Toll Discounts for RI Companies Would Almost Certainly Be Rejected by the Courts

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According to the Projo‘s Paul Edward Parker, the General Assembly will look for ways to “give relief to Rhode Island trucking companies”, as they review the plan to toll mid and large size commercial vehicles at numerous bridges Rhode Island.  However, recent jurisprudence in this area including one recent RI-specific case suggests that local-favoritism of any significant economic impact would almost certainly be ruled unconstitutional by the Federal courts under the Interstate Commerce Clause.

In 2009, US District Court Judge William E. Smith decided a lawsuit (Cohen v. Rhode Island Bridge and Turnpike Authority) about whether non-Rhode Island residents could be charged a substantially larger toll ($4.00) for using the Newport Bridge than residents were charged ($0.83).

Judge Smith centered the substance of his ruling on a three-part test from a 1994 Supreme Court case, Northwest Airlines, Inc. v. County of Kent, Mich

“A levy is reasonable under [Evansville-Vanderburgh Airport Auth. Dist. v. Delta Airlines, Inc.] if it (1) is based on some fair approximation of use of the facilities, (2) is not excessive in relation to the benefits conferred, and (3) does not discriminate against interstate commerce.”

In arguing that the Newport toll structure violated the third part of the test, the plaintiff cited  Oregon Waste Systems v. Oregon Department of Environmental Quality, where the Supreme Court in 1993 had ruled…

“We have held that the first step in analyzing any law subject to judicial scrutiny under the negative Commerce Clause is to determine whether it “regulates evenhandedly with only ‘incidental’ effects on interstate commerce, or discriminates against interstate commerce”….As we use the term here, “discrimination” simply means differential treatment of in-state and out-of-state economic interests that benefits the former and burdens the latter. If a restriction on commerce is discriminatory, it is virtually per se invalid.”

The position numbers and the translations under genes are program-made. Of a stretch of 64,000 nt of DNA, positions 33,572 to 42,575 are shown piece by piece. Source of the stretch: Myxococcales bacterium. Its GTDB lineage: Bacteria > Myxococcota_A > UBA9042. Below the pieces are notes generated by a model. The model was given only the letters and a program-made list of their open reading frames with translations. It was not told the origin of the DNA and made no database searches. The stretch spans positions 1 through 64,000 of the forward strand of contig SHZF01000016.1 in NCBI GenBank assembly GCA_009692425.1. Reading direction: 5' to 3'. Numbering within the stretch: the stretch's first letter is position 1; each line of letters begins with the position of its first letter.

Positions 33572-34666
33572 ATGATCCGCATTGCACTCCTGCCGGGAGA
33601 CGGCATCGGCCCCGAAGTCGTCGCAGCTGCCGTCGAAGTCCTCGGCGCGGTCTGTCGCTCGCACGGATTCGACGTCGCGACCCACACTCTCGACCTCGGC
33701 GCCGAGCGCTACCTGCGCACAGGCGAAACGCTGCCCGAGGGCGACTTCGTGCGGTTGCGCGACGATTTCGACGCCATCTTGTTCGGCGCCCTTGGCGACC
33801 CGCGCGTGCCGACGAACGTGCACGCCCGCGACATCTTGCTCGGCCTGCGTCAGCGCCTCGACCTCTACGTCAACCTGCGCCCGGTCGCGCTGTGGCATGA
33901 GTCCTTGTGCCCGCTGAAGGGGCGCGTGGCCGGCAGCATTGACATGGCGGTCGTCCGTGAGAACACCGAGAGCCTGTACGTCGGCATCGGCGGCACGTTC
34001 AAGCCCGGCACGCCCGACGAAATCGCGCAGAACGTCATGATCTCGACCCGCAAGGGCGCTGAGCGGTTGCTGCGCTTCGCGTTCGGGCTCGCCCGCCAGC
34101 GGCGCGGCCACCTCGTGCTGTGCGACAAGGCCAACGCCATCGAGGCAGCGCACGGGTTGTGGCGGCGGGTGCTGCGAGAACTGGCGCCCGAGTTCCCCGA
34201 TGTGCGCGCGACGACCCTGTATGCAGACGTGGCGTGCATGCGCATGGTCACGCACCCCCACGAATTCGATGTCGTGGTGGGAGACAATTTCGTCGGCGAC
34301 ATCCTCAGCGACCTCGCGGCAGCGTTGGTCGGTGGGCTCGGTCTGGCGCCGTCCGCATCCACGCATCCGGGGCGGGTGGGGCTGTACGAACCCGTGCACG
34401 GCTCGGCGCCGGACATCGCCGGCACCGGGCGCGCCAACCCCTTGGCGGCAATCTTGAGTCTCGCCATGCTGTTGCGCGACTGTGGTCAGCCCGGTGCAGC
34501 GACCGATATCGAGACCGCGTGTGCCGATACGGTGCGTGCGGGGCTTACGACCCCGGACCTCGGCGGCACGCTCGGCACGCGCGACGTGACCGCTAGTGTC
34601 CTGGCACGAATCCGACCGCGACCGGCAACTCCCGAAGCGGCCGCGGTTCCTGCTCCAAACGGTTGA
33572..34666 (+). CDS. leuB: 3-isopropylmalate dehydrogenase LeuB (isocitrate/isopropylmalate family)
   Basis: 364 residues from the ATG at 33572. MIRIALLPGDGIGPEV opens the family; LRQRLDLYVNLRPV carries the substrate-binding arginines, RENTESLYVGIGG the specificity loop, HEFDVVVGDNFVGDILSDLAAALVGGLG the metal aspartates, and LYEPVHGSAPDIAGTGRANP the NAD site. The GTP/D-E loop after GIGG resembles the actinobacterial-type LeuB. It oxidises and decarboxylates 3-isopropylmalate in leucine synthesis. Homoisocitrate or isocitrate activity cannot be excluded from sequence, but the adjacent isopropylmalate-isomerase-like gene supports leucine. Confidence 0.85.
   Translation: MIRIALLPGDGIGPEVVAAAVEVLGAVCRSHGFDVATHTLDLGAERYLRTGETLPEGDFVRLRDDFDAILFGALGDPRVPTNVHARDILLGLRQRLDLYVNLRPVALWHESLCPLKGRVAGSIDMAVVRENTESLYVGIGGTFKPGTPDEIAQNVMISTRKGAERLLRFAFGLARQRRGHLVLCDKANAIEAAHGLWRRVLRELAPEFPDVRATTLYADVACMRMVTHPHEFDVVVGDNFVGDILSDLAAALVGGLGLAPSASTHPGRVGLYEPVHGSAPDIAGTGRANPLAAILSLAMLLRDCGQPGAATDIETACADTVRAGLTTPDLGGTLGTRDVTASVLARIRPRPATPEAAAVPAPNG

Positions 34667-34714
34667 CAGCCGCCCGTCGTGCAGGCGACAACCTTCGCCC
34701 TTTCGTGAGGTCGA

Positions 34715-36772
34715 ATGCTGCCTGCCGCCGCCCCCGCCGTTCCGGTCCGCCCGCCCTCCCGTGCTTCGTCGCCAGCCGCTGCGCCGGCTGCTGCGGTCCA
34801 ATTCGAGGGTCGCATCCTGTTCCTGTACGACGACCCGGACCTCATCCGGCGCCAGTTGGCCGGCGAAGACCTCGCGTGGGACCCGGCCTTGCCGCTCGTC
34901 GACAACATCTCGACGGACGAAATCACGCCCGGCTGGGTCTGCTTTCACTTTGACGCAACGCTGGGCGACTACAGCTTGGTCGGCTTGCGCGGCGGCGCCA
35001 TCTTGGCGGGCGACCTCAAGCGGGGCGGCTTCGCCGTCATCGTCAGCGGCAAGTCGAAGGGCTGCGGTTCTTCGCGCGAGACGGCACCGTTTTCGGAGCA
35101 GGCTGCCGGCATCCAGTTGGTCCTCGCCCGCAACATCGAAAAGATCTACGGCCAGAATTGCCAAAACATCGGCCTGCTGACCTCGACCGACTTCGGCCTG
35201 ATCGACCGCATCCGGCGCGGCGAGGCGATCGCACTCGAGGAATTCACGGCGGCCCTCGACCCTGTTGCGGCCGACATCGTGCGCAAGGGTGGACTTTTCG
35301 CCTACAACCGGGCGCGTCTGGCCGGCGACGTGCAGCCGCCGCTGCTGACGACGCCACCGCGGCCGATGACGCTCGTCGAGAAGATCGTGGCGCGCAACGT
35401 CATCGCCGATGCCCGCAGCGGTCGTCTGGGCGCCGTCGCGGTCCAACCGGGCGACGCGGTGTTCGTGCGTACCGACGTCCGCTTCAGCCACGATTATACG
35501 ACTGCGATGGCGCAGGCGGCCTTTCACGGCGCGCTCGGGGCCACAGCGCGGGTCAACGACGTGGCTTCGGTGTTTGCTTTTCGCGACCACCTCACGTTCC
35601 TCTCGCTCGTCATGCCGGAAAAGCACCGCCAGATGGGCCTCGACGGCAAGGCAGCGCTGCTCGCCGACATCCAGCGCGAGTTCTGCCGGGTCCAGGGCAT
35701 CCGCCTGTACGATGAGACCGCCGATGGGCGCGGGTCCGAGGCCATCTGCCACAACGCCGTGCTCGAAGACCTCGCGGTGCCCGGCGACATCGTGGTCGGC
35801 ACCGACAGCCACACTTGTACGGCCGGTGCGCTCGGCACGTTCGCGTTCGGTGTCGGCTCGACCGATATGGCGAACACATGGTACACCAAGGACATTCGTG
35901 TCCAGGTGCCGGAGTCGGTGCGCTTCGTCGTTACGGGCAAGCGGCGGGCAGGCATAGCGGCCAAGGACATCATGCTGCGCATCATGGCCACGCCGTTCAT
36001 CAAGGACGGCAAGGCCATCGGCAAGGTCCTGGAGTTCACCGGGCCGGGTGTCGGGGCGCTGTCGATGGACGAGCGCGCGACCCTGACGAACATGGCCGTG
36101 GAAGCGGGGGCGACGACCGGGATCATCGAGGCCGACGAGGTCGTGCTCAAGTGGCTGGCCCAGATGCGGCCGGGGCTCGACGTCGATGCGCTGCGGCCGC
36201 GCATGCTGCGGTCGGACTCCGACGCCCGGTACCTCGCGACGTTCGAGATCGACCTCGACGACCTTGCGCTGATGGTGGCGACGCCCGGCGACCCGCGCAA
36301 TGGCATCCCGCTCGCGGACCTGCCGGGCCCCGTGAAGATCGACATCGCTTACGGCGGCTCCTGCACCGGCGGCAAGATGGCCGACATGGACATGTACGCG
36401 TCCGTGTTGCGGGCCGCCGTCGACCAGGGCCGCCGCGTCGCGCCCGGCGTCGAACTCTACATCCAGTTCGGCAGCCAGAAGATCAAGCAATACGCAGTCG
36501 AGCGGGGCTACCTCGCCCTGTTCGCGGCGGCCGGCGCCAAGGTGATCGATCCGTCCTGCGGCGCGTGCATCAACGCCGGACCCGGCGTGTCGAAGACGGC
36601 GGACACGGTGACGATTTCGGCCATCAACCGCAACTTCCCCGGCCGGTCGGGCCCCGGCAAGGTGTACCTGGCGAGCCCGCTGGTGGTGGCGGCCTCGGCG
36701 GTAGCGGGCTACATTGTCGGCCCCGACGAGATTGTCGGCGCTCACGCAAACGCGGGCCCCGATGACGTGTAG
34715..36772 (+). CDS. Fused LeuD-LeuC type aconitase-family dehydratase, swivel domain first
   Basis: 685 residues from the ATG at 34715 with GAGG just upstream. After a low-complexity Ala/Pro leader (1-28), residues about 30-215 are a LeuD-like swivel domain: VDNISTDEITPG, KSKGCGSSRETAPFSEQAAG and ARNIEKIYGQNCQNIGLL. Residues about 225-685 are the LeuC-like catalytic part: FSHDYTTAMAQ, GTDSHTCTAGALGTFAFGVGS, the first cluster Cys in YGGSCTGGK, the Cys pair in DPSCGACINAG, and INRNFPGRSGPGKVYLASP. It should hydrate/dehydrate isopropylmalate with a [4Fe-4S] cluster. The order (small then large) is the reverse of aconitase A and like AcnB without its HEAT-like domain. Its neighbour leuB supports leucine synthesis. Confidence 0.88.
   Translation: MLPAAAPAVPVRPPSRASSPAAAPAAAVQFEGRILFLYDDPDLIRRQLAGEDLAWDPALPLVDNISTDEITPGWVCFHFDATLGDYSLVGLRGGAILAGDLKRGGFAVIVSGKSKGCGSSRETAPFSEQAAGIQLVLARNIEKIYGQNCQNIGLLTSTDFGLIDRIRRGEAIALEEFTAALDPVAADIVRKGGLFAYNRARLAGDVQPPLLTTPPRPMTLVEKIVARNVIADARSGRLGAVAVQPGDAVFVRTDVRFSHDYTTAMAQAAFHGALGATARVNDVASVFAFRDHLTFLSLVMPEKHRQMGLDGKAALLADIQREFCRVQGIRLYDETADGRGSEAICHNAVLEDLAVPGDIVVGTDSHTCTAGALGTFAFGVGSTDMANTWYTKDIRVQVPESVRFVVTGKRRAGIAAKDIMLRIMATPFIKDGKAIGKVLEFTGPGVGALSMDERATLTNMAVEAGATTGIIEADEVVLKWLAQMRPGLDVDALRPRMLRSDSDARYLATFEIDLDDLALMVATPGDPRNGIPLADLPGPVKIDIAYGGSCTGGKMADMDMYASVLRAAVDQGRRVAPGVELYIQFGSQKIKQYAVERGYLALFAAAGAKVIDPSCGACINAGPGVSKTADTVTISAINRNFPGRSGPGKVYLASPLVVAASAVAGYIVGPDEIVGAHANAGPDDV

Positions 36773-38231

However, Judge Smith upheld the Newport toll structure, in part, because he found that the plaintiff had assumed a connection between a residency requirement and interstate commerce which was left unproven…

In this case Plaintiff has failed to identify a specific in-state commercial interest that is favored by the Newport Bridge toll discount at the expense of particular out-of-state competitors, so it cannot demonstrate that the discount discriminates against interstate commerce.

Suffice it to say that in the case of a substantial in-state versus out-of-state toll differential on commercial vehicles, in-state commercial interests favored at the expense of particular out-of-state competitors will be readily identifiable, and the test cited in Oregon Waste Systems that looks unfavorably on differential treatment will be applied.



  • Tommy Cranston

    Another joke.
    New Hampshire has better roads with a ZERO income tax, a ZERO sales tax and a dime less of gasoline tax.
    The problem is not that “we don’t have enough for the roads” the problem is that we lavish billions on cronies, government union piggies, welfare bums, illegal aliens, do nothing non-profits and corporate welfare to Democrat donors.
    That’s the progressive way.

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